After twenty-three years at Bethel, our friend Ruben Rivera has decided to retire at the end of December. Before becoming the university’s chief diversity officer in 2014, Ruben served as a history professor, teaching courses like Latin American Civilizations, Minorities in America, Hispanic Christianity, and Christianity in Western Culture.
We’d love to hear from many of his former students in our comments section below or on social media, but to start our celebration of Ruben’s remarkable career, we’re happy to get things started with some reminiscences and reflections from colleagues — plus a few primary sources.
“Neil was the department chair when Ruben was hired, and from the first Ruben was a cheerful, flexible and hardworking member of the history department. But he was initially determined to hold on to his California identity. For Ruben, that meant elegant, smooth-soled shoes. We winced to see him slip and slide as he walked to his car during his first Minnesota winter. When Ruben broke down and bought solid, slog-through-the-snow boots, both Neil and Kevin Cragg were relieved. They had been afraid that Ruben would quit if he didn’t adjust to our serious winters.” (Neil and Virginia Lettinga)
“Ruben was the first of six colleagues that I welcomed to the department. I remember well his in-person interview and meeting Anita. I am grateful that they both braved Minnesota and stayed to serve so fruitfully the Bethel community and the Twin Cities. Ruben’s insight, compassion, and neat-as-a-pin office will be missed. Blessings on him and Anita as they embark on the next exciting chapter in their lives.” (Diana Magnuson)
“I was a CWCTA in the late 1990s when Ruben Rivera first came to Bethel and joined the CWC teaching team. From the very beginning he injected the course with his own point of view and teaching style. To me, Ruben was always a teacher who brought a lot of enthusiasm and energy into the classroom. He did fun, kind of gimmicky things like getting students to stand up and sing songs like “We Will Trent You” [click below] and “Evil is the Absence of Good.” More importantly, however, he never shied away from confronting students with really hard questions. He challenged students to take Catholic Christianity really seriously. He challenged them to view events which might seem frozen in the amber of history — like the American Revolution or 16th century peasant revolts — from multiple points of view. He cared for students, and he wanted to push them to think more deeply than they already were.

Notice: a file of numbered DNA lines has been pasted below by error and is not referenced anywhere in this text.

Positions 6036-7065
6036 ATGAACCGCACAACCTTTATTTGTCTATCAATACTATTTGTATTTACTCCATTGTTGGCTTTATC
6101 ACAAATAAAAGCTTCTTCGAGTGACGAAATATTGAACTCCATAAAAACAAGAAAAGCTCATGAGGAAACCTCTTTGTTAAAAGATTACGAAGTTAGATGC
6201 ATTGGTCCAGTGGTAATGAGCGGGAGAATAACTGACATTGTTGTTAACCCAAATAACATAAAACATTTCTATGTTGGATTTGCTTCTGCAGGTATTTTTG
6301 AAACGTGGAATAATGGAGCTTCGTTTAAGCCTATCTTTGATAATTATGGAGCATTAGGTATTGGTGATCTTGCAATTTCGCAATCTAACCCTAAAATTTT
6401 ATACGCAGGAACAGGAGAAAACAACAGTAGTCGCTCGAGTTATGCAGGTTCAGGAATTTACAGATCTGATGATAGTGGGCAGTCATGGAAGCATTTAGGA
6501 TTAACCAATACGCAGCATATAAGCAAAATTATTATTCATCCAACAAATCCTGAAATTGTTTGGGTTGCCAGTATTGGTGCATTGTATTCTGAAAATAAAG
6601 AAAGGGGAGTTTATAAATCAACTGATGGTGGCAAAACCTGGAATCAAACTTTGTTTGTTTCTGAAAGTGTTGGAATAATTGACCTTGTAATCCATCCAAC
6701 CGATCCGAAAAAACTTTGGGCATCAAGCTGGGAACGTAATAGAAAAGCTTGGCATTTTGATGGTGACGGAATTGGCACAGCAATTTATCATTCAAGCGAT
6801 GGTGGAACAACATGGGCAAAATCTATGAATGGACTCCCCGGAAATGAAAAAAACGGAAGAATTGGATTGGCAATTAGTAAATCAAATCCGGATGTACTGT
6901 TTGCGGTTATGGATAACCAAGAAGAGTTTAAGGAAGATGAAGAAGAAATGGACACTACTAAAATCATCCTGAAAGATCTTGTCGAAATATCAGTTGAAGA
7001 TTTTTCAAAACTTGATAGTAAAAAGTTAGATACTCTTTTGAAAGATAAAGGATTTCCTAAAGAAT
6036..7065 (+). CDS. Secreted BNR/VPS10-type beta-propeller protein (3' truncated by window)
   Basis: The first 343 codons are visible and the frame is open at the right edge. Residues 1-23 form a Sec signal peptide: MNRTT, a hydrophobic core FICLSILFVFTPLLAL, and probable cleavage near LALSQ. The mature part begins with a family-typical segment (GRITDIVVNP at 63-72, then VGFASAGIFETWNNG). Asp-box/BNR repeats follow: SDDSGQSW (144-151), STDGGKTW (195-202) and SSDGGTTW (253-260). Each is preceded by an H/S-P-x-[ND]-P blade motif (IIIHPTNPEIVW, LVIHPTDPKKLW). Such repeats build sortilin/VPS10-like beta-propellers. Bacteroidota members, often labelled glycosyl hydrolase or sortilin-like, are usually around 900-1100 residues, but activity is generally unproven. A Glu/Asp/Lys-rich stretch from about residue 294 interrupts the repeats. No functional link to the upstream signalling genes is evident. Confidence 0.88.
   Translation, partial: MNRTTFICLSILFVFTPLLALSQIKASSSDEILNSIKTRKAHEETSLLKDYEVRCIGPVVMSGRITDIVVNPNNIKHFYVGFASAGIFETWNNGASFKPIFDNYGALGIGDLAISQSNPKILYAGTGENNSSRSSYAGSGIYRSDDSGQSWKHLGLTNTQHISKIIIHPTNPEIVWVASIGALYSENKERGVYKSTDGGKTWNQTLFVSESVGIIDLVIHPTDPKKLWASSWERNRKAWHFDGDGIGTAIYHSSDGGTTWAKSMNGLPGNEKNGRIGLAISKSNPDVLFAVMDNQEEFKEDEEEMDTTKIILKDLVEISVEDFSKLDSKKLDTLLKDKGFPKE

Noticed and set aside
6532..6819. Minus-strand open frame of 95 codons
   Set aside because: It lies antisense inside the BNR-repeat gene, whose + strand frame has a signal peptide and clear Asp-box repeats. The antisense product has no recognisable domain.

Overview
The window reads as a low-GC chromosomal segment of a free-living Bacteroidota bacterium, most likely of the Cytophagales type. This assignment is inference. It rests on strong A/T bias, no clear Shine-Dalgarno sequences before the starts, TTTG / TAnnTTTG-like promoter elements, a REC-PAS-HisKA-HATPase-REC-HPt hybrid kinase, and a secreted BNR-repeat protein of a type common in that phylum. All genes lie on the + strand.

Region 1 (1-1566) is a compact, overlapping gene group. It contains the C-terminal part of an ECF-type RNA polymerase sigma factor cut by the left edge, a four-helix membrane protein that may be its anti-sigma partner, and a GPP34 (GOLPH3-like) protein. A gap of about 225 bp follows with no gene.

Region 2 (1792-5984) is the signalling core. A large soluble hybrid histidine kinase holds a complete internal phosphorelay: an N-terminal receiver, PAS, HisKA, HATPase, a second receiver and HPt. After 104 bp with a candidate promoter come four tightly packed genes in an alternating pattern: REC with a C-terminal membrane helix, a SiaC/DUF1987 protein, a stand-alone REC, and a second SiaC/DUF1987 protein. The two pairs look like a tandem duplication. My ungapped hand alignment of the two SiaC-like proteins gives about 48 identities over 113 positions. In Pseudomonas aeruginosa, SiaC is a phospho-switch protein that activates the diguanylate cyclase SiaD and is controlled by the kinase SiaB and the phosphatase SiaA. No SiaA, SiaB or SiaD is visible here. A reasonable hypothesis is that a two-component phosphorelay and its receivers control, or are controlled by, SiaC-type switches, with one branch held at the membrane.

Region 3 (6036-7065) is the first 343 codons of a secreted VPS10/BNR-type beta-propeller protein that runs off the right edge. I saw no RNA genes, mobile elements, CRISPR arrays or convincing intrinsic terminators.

When I came back to Bethel to teach CWC with Ruben, he showed himself to be a really generous and supportive colleague. He definitely helped me to learn to be a teacher. He would spend time after class and after meetings talking with me and making me feel welcome on the teaching team. He was interested and invested in me and my development. And for that I cannot thank him enough.
In short, he was and will continue to be a really great teacher.” (Sam Mulberry)
“Encouraging Ruben to consider becoming Bethel’s chief diversity officer was one of my best ideas as department chair — and one of my worst. “Best” because Ruben has proven to be such an effective advocate in Bethel, its denomination, and the Twin Cities for diversity, shalom, and what he likes to call “remarkable Christianity.” (Here’s a post on those topics that he wrote last year.) “Worst” because it meant that I’d see less and less of one of the kindest, most irenic people I’ve known in academe. Ruben was generous enough to keep teaching a class or two in the History department, but even after the CDO job became too big to maintain a partial course load, he still brought a teacher’s patience and a historian’s empathy to his work as an administrator. In any role, he cared deeply for his students, his colleagues, and the mission of the church in the world. I’ll miss Ruben, but wish him and Anita grace and peace as they take on new challenges together.” (Chris Gehrz)
If you’d like to share your own words of recollection and reflection in the comments section below, we’ll make sure they get to Ruben.